AWS Security Groups: A glimpse behind the curtain

Or: a little clue as to how the sausage is made.

At work recently I was creating an internal NLB (Network Load Balancer) in AWS.  An NLB is a magic bit of engineering that behaves a lot like LVS (Linux Virtual Server); it does healthchecks like a normal load balancer, but when forwarding requests it sends the packets on, having only modifyied their destination IP to that of the chosen backend.   Compare this to the original ELB (Elastic Load Balancer) or ALB (Application Load Balancer) both of which create a brand new TCP/IP connection from the ELB to the backend, and will have gotten all up in the HTTP request and potentially done all manner of things to/with the HTTP payload (adding headers at least, perhaps much much more).

This makes NLBs really useful, because the IP packet that arrives at your backend instance has the original source IP address not the internal IP of the ELB/ALB.  Sure, for HTTP(S) load balancing you've got the X-Forwarded-For header, but for something like an SSH ELB that's just rewriting and forwarding packets, this is quite handy

As an aside on security groups (if you're not familiar), they have two quite distinct roles:

  1. Contain security group rules that specify allowed traffic to (inbound) or from (outbound) the entities (e.g EC2 instances, RDS instances, or ELBs/ALBs) that have the SGs attached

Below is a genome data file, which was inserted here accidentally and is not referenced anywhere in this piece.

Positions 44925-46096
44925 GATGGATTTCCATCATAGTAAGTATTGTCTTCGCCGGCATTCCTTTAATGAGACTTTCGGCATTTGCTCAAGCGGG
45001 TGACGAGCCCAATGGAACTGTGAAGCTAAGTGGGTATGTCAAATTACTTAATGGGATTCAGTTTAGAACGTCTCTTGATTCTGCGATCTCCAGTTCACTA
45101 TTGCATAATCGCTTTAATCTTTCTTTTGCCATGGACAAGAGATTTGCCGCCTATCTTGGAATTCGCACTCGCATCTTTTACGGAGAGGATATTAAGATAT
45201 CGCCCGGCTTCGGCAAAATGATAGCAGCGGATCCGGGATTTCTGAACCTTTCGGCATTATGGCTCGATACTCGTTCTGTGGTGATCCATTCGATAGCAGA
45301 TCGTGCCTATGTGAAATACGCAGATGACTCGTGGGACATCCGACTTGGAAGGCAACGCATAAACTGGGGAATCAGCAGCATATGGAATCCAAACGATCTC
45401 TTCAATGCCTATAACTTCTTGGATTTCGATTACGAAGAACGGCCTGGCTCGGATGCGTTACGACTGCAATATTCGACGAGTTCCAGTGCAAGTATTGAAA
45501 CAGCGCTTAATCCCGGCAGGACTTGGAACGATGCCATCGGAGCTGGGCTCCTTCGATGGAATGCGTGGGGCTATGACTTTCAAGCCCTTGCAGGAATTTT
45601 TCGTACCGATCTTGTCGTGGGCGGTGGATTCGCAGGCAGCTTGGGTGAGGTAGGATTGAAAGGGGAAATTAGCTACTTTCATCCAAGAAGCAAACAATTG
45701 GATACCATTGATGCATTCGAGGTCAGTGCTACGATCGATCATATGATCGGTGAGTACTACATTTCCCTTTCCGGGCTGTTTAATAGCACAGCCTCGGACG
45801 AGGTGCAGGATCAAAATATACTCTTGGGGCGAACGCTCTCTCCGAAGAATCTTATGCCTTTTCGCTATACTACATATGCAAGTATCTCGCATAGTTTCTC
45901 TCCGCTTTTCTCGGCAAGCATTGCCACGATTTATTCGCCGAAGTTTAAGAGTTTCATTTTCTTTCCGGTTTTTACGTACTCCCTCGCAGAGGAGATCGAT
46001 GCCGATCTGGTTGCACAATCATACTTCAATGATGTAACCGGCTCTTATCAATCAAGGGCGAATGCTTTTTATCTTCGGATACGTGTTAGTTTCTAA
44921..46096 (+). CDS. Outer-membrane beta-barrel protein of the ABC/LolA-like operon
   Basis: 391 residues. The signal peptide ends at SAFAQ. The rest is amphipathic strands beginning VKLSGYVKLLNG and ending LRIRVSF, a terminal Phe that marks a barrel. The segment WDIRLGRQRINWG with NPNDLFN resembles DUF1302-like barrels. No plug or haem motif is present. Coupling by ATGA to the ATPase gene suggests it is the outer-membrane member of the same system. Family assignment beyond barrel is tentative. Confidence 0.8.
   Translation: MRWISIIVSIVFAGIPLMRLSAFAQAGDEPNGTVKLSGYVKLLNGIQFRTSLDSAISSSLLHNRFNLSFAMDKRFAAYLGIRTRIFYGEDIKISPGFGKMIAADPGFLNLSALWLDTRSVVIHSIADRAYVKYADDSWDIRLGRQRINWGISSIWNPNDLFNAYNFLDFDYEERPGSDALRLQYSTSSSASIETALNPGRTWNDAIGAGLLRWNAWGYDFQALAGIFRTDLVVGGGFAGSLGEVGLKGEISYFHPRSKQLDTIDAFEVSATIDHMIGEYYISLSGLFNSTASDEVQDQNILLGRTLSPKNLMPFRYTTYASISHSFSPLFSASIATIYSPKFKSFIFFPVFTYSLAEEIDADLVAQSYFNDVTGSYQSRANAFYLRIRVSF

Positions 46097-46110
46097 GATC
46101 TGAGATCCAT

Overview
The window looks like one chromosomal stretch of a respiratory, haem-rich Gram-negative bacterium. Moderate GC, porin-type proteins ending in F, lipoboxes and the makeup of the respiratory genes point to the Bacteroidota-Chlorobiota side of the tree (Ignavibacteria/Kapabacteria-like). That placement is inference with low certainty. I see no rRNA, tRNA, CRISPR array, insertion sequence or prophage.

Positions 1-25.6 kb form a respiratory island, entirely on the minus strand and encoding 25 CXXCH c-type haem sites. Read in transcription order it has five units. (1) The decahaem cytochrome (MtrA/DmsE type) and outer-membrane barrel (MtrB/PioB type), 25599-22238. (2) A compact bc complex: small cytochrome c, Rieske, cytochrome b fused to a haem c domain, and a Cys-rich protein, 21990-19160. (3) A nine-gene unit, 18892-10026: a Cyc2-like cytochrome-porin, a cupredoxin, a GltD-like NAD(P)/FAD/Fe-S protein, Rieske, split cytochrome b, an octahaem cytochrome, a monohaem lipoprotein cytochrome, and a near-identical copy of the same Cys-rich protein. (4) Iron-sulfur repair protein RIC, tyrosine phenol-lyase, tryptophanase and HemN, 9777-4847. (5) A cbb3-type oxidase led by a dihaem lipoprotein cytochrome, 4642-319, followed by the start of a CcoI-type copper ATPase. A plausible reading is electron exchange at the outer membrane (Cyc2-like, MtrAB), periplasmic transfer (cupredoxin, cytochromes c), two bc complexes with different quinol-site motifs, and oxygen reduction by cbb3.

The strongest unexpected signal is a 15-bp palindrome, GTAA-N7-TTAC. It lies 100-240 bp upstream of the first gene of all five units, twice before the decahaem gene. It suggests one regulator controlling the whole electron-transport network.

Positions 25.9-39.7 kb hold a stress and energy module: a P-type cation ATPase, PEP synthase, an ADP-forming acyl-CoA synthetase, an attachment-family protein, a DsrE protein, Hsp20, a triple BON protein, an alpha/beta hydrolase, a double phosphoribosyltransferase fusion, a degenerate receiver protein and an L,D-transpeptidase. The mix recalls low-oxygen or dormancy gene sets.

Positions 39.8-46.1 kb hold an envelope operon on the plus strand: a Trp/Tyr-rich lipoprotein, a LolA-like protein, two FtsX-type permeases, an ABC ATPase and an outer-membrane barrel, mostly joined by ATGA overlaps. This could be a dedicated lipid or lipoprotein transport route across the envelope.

2. By being attached to entities, act as an identifier that can be used as the source/target of the rules just described.

It's worth remembering that it is entirely valid and reasonable to create an SG with no rules in it, assign it to entities as a tag that they're in a certain class, then using that group as the source/target in the actual rules included in other SGs. 

Interestingly, NLBs do not have security groups (SGs) attached to them like ELBs or ALBs, and this is where things get interesting.  I was setting up a path from our internet-facing reverse proxy (P) to an internal backend target service (B) that lives on 2 identical servers, with an NLB in between to deal with healthchecks and load balancing the 2 backends.  Yes, I do know I could have done this many other ways, including with HAProxy or something similar hosted on the reverse proxy, or with an ELB etc; don't judge me for my poor life choices.  Because the source of the traffic arriving at the backend was from the internal interfaces of the reverse proxy, it felt a little weird adding a rule allowing traffic from to the SG attached to the backends (B), so I instead added a rule for each of:

  1. The /24 address for the subnet the NLB lives in, to allow the healthchecks to succeed
  2. A security group uniquely associated with the reverse proxy instances, for the traffic that has come through the NLB.

I was expecting the latter to allow traffic because a packet arriving at a backend would have the source IP of the reverse proxy instance the packet originated from.  I was rather surprised when it didn't work; cracking out tcpdump showed that the packets from P -> NLB -> B were simply not being seen by the backends.  I checked, and the proxy instances could connect directly to the backend instances, as would be expected.  So for debugging I added to the SG on the backends, and the traffic started flowing; tcpdump showed that the source IP addresses were exactly what they should be (the internal IP of the proxy instances).  So I removed the rule and added one for the /24 address for the subnet the reverse proxy instances were in.  Everything continued to work, so it wasn't some magic caused by a rule for  Curiouser and curiouser.